Microsoft's failed SSL monopoly attempt
Just months later, in October 1995, Microsoft came out with its own rendition of SSL v2. It was called "Private Communication Technology" and added some security features to Netscape's SSL v2. Though it actually would have been viable, only Microsoft products ended up using this proprietary technology. Eventually, it became so obsolete that even Microsoft stopped using it.
Almost immediately after SSL v2 was released, researchers began poking holes in it. It became clear very quickly that there were gaping security issues in it that had to be fixed. Netscape responded by creating a much sturdier and more secure SSL v3 in November of 1995.
Because SSL was the first method through which users could securely submit information on unsecured and monitored networks, this is what effectively enabled the "dot com era" to begin in the late 1990s.
Moving to TLS
1999 is when the confusion many people experience to this day regarding the difference between SSL vs TLS began. In 1996, a group of researchers began to make an international standard for SSL v3. Up to this point, it had largely been contained to groups of researchers and high-tech companies, and the goal was to ultimately make the technology available and accessible to the public at large.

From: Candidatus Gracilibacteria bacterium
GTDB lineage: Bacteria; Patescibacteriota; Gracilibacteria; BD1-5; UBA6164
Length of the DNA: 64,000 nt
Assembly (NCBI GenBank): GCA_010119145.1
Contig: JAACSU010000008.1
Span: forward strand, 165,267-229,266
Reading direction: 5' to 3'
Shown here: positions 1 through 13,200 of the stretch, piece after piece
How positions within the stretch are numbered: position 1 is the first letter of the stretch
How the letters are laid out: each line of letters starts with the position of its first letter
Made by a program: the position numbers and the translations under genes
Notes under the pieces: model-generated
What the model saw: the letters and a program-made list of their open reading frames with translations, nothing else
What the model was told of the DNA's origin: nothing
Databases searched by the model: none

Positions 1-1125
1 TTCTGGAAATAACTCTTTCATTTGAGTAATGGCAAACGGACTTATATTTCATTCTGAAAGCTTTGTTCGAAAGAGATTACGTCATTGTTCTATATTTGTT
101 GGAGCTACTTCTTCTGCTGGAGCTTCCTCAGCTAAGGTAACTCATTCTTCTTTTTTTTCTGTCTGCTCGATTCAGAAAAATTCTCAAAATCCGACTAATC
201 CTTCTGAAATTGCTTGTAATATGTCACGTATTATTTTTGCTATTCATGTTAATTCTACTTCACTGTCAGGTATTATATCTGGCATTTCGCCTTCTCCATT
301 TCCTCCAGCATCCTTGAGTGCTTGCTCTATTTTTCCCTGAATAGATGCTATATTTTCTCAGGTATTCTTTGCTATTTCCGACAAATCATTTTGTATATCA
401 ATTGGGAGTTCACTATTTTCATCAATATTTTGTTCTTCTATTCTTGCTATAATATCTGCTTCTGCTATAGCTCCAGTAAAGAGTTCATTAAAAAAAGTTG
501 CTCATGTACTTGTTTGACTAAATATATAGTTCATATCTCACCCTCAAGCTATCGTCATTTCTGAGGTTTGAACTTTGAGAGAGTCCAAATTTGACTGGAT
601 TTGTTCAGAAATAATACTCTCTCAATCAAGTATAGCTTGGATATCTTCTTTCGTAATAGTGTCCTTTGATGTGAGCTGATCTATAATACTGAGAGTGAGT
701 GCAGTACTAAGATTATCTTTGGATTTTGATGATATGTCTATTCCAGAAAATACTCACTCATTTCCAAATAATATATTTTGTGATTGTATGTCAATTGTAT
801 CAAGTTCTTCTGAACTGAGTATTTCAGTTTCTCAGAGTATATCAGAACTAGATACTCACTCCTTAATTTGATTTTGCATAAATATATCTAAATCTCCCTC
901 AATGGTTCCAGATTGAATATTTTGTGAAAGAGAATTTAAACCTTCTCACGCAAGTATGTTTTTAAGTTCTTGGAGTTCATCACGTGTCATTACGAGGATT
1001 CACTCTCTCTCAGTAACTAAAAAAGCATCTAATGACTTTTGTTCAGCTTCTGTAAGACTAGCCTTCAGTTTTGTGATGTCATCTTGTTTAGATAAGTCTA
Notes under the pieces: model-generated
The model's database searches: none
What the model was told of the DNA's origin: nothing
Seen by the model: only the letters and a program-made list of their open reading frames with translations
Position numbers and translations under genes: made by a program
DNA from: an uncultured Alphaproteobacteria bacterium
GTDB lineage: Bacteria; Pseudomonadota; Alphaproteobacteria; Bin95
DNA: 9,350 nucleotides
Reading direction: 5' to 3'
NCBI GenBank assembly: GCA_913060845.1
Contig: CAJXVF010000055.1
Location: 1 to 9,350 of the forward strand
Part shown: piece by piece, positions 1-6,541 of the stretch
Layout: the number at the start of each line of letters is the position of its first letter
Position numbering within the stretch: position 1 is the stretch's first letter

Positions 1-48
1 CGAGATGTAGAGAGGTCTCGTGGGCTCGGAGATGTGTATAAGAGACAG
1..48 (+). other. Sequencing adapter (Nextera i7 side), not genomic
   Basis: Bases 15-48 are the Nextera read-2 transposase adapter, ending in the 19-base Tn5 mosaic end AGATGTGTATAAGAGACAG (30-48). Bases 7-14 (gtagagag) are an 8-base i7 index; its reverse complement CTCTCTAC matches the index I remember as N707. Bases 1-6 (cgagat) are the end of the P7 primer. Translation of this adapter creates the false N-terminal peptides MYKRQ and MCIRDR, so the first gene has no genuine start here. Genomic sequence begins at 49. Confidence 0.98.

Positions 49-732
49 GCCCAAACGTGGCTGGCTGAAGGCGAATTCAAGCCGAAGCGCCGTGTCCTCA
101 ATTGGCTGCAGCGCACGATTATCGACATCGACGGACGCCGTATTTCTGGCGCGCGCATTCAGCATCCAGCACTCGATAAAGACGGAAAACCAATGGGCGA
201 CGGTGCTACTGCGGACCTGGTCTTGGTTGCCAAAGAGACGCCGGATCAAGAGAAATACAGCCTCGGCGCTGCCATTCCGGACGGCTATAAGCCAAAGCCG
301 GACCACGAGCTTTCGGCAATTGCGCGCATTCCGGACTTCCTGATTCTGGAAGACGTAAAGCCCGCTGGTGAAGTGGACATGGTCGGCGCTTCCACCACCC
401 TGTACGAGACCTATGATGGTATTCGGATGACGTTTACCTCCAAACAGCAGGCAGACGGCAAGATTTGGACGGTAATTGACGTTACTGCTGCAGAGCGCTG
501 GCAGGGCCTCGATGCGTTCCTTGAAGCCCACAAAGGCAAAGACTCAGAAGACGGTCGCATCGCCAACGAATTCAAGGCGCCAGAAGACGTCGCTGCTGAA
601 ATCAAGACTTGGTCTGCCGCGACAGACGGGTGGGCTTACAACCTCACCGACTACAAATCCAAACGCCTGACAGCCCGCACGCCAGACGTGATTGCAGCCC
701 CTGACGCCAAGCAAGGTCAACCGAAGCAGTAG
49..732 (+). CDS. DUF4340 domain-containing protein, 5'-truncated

Although the researchers began the creation of these standards in 1996, they didn't finish until 1999. There were some allegations of plagiarism, as the protocol they came up with ended up being pretty much identical to the SSL v3 protocol that Netscape had put out already. Nonetheless, these specifications were publicly released in 1999.
Using the influence it had recently obtained in the world of computing, Microsoft ensured that the name was changed from SSL. This was largely due to marketing reasons, since even though SSL v3 was open source, its name was heavily associated with Netscape. They insisted that these specifications, nearly the same as those associated with SSL v3, were called something else: Transport Layer Security - TLS 1.0.